Application Explorer filtering

Application Explorer in AX 7 allows easy filtering, which is extremely useful, because trying to locate something in AOT is what we do all the time (I really missed this feature for many years). It looks simple, but it’s very powerful, if you know how to use it.

First of all, you can simply put a string in the search box on the top of Application Explorer and press enter. In AOT, it will show only elements with names containing the given string.


You can also click the little drop-down arrow on the right and choose additional filtering options, such as filtering by element type or model name.


Using filtering by type:”form”, I’m now getting only forms with names containing ListPage.


But what if you need some more advanced filtering, such as you want to find elements with names ending with a given text? Here is where it starts to be interesting. You can actually use regular expressions for filtering, therefore you can easily easily achieve that with ListPage$.

The dollar sign means the end of the string, therefore only names that satisfy this patter are those containing ListPage immediately followed by the end of the string.

Here is my result:


Similarly, you can use ^ character to match the beginning of a string. If you use them together to create a pattern like ^ListPage$, it will find only elements that are called ListPage. No characters before or after ListPage are allowed.

Only a single element satisfy this patter: the ListPage class.


We don’t have to stop there. What if you’re looking for a form with name starting with Cust and ending with ListPage, with any number of characters in between? Here we go:


The dot means that there may be any character and * means that there may be any number of such characters.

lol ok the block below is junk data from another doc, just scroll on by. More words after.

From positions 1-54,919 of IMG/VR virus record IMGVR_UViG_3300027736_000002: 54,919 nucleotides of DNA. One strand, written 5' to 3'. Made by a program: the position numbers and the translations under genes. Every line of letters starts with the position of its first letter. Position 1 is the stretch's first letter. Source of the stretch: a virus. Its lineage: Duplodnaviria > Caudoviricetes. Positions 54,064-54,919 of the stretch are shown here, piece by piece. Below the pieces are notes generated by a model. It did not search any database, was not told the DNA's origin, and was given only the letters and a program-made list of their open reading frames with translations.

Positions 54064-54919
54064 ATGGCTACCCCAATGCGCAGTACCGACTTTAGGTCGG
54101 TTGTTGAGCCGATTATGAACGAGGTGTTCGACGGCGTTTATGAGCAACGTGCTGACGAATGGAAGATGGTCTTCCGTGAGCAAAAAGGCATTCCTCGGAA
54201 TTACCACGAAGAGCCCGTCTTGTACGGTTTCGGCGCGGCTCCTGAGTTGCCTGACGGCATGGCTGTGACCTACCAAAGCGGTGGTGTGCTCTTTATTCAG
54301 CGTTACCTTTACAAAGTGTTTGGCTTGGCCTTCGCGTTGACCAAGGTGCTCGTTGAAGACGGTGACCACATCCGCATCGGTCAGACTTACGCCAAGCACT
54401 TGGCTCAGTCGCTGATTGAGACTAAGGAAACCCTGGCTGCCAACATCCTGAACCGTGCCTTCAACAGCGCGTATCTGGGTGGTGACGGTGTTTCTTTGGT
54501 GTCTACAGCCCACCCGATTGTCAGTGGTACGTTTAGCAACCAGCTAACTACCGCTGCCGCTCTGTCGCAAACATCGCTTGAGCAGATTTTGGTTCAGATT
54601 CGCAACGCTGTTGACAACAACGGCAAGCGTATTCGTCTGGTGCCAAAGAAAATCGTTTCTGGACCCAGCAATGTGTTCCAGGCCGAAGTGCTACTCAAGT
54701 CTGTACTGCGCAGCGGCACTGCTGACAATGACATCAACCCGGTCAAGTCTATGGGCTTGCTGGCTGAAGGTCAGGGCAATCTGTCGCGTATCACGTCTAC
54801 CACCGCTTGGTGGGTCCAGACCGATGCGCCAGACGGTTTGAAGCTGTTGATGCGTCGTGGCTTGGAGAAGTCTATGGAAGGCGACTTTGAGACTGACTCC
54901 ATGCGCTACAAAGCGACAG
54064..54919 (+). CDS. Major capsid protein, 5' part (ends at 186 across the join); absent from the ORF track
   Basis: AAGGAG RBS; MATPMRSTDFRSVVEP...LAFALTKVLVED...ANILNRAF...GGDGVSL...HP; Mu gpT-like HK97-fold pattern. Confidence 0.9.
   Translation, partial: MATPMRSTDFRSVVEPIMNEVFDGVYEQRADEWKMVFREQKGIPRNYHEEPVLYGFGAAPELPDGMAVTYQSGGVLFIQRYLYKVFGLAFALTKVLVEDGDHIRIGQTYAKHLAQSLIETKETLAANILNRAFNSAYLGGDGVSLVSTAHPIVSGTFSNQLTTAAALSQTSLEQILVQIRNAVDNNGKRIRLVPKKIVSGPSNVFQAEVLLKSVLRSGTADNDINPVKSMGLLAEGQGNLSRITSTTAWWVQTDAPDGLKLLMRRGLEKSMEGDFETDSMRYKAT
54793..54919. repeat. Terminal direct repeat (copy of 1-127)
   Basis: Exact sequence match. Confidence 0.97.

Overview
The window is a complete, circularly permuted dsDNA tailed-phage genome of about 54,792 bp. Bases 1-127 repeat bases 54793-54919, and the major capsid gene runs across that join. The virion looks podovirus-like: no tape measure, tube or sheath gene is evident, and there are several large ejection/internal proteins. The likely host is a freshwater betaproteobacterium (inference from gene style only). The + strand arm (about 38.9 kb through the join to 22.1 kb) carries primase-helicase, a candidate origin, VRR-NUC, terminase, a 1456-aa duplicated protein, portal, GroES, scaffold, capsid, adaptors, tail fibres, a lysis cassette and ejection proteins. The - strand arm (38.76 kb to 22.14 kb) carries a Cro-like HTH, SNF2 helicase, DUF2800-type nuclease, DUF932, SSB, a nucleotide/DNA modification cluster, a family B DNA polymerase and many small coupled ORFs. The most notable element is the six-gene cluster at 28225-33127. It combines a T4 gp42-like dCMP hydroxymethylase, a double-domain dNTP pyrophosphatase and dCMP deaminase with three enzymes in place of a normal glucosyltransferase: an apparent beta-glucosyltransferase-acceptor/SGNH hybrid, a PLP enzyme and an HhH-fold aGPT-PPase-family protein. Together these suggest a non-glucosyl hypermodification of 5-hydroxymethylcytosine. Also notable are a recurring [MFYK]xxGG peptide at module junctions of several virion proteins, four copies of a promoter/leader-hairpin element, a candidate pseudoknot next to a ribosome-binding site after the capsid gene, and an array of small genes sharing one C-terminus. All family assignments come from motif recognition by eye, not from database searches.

In most cases, this is all you need to know about regular expressions to compose really powerful filtering patterns. It’s surely no problem for any software developer.

But regular expressions offer much more, if needed. Just to give you one more example, you might want to look for element names ending with numbers, such as Class1. Simple \d$ pattern will do the job.


When writing more complicated regular expressions, you may find Quick Reference on MSDN very helpful.

I said that I missed this feature for many years and indeed, I now use it all the time. I simply love it!

Expression builder in AX 7

If you want to allow users configure certain conditions by themselves, considering using the Expression Builder control.

This is how it looks like:


It exists already in AX 2012, where you can add it through the ManagedHost control. AX 7 doesn’t support managed controls anymore, but the Expression Builder has been redesigned and it’s now available as a native AX control.

Add control

The control allows you to add and remove conditions and combine them with AND and OR operators.

You can select fields, possibly from several tables.


Then you choose an operator – which operators are available depends on field’s data type.


And finally you select a value. It will give you a lookup for available values, if applicable.

Some data types are handled in a special way.  For instance, fields with data types extending Money gets an additional field for currency, and the amount is converted to the right currency for comparison at runtime.


Dealing with dates is even more complex. You can either pick a fixed date:


or define a date relatively to the current date or the current month:


In addition, Expression Builder understands surrogate keys, expands financial dimension fields to individual dimensions and has a support for hierarchies.

If you want to see an example in the standard AX application, look at Organization administration > Workflow > Work item queue assignment rules.

A bit of technical details

To be able to use your own tables in Expression Builder, you have to define an AOT query (that’s where fields are taken from) and a class (“document”) inhering from WorkflowDocument.